Head of the Project: Melita ŠVOB
Researchers: Carmen-Ljubica BRČIĆ, Ognjen ČALDAROVIĆ, Vjeran KATUNARIĆ, Sonja PODGORELEC
The project “Internationales Lernen” is an international project approved by the Direction for Education and Youth of the European Union (no. 95047 Youth for Europe Programme 1996–1999). The project was carried out at the same time in five countries: Germany, Latvia, Greece, the Netherlands, and Croatia. Each country provided its own team of experts and funds for the realization of the project. The project’s coordinator was Eberhardt-Karls Universität Tübingen, Institut für Erziehungswissenschaft I, Dr. Josef Held, where the central administrative coordinating office was situated and whose work was been approved by the European Union. The main task of the project was comparative research of youth in Central European countries (Germany and the Netherlands), countries in the South (Greece), North (Latvia), and East of Europe (Croatia) in which young people lived in different conditions of economic and social development. For the purpose of the research a big city was chosen in each country and within the city, one district were various groups of young people (of different ethnic origin, different economic positions and education, groups of migrants, refugees, workers working abroad, and others) were to be found. The possibilities of the young for their integration/exclusion into social processes were examined as well as their relations towards young people pertaining to other groups living in the same district (e.g. members of other ethnic groups, foreigners, refugees) and their international orientation (in the sense of European integration and cooperation).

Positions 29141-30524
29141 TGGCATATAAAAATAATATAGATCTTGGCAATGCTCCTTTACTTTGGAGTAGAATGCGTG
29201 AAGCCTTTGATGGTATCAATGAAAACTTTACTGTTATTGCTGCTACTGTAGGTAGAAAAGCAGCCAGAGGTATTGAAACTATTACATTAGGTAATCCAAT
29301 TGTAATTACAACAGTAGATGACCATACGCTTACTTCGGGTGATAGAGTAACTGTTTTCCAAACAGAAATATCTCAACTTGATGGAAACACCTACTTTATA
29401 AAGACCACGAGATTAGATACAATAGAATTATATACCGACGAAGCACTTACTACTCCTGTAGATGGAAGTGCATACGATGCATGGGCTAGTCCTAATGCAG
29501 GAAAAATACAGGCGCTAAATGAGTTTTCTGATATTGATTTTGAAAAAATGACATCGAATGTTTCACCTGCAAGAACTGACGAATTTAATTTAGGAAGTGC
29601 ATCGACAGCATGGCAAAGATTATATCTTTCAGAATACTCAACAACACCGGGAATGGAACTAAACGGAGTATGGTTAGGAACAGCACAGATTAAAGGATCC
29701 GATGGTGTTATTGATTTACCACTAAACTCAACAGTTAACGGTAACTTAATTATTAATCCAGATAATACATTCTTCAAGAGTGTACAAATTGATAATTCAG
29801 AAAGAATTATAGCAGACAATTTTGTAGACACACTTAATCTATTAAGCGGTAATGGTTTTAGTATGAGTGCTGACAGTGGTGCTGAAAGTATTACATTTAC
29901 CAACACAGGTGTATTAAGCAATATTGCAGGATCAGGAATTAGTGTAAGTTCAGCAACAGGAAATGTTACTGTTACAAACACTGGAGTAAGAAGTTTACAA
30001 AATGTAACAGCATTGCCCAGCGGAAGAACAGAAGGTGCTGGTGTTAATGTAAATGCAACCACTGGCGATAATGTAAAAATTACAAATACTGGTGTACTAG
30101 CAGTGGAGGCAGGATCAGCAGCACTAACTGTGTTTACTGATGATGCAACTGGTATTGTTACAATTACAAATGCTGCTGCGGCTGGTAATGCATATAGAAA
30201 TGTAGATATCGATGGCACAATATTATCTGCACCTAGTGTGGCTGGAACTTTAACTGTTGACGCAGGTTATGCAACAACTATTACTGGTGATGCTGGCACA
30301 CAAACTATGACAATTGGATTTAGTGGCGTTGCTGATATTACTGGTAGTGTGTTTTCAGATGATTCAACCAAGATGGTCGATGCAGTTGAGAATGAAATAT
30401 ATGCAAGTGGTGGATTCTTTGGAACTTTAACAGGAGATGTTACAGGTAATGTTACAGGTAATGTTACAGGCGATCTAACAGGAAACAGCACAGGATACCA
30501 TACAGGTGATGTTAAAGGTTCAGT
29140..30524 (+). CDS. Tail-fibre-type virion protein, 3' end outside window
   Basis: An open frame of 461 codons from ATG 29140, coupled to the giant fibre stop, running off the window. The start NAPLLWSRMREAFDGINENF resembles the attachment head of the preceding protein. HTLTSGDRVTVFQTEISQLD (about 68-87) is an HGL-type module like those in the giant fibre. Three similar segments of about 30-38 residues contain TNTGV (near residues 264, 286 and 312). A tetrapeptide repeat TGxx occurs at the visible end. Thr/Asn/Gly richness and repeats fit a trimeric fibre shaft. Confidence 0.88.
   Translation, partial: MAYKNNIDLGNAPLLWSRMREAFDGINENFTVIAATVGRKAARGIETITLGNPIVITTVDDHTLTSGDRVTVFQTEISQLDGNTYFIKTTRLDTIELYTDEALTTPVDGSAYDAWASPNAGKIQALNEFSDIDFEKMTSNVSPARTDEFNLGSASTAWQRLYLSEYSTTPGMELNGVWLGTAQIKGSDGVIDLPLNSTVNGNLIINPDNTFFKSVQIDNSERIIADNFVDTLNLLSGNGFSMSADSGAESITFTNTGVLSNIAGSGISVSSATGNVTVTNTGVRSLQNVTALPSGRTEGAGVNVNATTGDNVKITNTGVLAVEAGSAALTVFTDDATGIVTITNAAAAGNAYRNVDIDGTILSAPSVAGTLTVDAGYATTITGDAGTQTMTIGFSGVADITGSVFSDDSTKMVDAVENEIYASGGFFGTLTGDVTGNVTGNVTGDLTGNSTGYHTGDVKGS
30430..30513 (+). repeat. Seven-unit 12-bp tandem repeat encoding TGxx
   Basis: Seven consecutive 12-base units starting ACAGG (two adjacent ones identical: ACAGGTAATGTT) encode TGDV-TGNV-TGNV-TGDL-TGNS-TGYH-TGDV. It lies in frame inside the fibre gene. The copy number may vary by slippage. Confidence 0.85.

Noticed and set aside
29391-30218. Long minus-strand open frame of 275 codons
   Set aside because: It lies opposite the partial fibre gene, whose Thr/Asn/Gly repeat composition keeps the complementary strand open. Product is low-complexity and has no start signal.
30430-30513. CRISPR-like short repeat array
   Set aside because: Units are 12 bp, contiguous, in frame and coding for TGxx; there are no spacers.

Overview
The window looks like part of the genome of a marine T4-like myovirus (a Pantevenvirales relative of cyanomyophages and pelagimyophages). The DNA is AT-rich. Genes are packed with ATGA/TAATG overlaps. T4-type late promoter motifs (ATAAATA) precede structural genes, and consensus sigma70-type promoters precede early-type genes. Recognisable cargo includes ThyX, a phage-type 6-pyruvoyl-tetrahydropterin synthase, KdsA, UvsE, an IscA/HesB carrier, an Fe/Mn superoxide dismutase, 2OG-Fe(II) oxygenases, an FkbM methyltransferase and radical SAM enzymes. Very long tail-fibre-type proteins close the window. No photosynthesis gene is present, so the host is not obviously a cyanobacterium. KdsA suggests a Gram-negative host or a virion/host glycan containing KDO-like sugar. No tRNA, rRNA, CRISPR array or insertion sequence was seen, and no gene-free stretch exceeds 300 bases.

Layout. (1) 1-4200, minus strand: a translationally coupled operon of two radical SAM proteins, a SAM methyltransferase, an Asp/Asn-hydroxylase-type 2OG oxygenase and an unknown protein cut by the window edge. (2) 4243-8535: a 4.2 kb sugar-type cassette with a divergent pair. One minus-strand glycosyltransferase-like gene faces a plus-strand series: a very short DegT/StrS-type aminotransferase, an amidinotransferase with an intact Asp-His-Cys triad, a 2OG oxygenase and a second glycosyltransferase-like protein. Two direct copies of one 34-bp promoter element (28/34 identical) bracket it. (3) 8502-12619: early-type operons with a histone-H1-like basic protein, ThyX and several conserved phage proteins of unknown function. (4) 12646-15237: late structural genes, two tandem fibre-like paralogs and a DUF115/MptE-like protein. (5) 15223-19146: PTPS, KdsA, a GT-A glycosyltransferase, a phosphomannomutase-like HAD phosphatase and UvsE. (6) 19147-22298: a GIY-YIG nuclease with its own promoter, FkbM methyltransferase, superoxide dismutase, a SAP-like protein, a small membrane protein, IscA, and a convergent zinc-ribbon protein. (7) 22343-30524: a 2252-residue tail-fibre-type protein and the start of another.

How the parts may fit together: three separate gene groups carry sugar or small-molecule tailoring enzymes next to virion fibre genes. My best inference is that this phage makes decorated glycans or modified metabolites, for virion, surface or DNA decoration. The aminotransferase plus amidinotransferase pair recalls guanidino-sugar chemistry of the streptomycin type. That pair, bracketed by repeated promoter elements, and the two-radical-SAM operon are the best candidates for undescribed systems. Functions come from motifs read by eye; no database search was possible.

Between 1996 and 1999, researchers of the Croatian team published a number of scientific papers in various journals and books. Part of the papers was dedicated to the development of a conceptual and theoretical framework for the research of individual orientations of young people. This framework served as a basis for the interpretation of the research conducted in five European countries as a part of the international project. The existing socio-cultural patterns of behavior were analyzed, reflecting to great extent types of structuring in society – segmentary in traditional societies and fragmentary in modern ones. Other scientific papers presented the results of the empirical survey conducted in Dubrava on a sample of 200 respondents in the final grades of primary and secondary schools. The results of the questionnaire survey indicate traces of characteristics of the segmental structures of society in the attitudes of youth towards their local ties, the perception of excessive social differences, ties to the family, and the perception of the language community, not necessarily national, as being the most important on the social level. Some other characteristics such as the feeling of loneliness, the inclination of older respondents to make friendships on an individual basis, socialize in places without a strictly institutional framework (cafés, disco clubs), and their experience of danger in regard to certain places during the evening hours in the area of their local community, have been recognized as results of a more modern, urban and fragmentary structure. The research confirmed permissiveness in inter-group relations but at the same time the lack of initiative. Representatives of some social groups have proven in particular to be less ‘’tolerant”. Young people participate in rituals and contacts adapted to their age and lifestyle, including also open confrontations (street fights) among themselves. When asked about the future, the respondents mostly express attitudes of a cosmopolitan character. The final conclusion is that the social context, mentality, and the (barely indicated) individual orientations of the respondents in this study show mixed characteristics of segmentary and fragmentary, traditional and modern society, with reliance on traditional forms of social solidarity more often than on the support of bureaucratic institutions.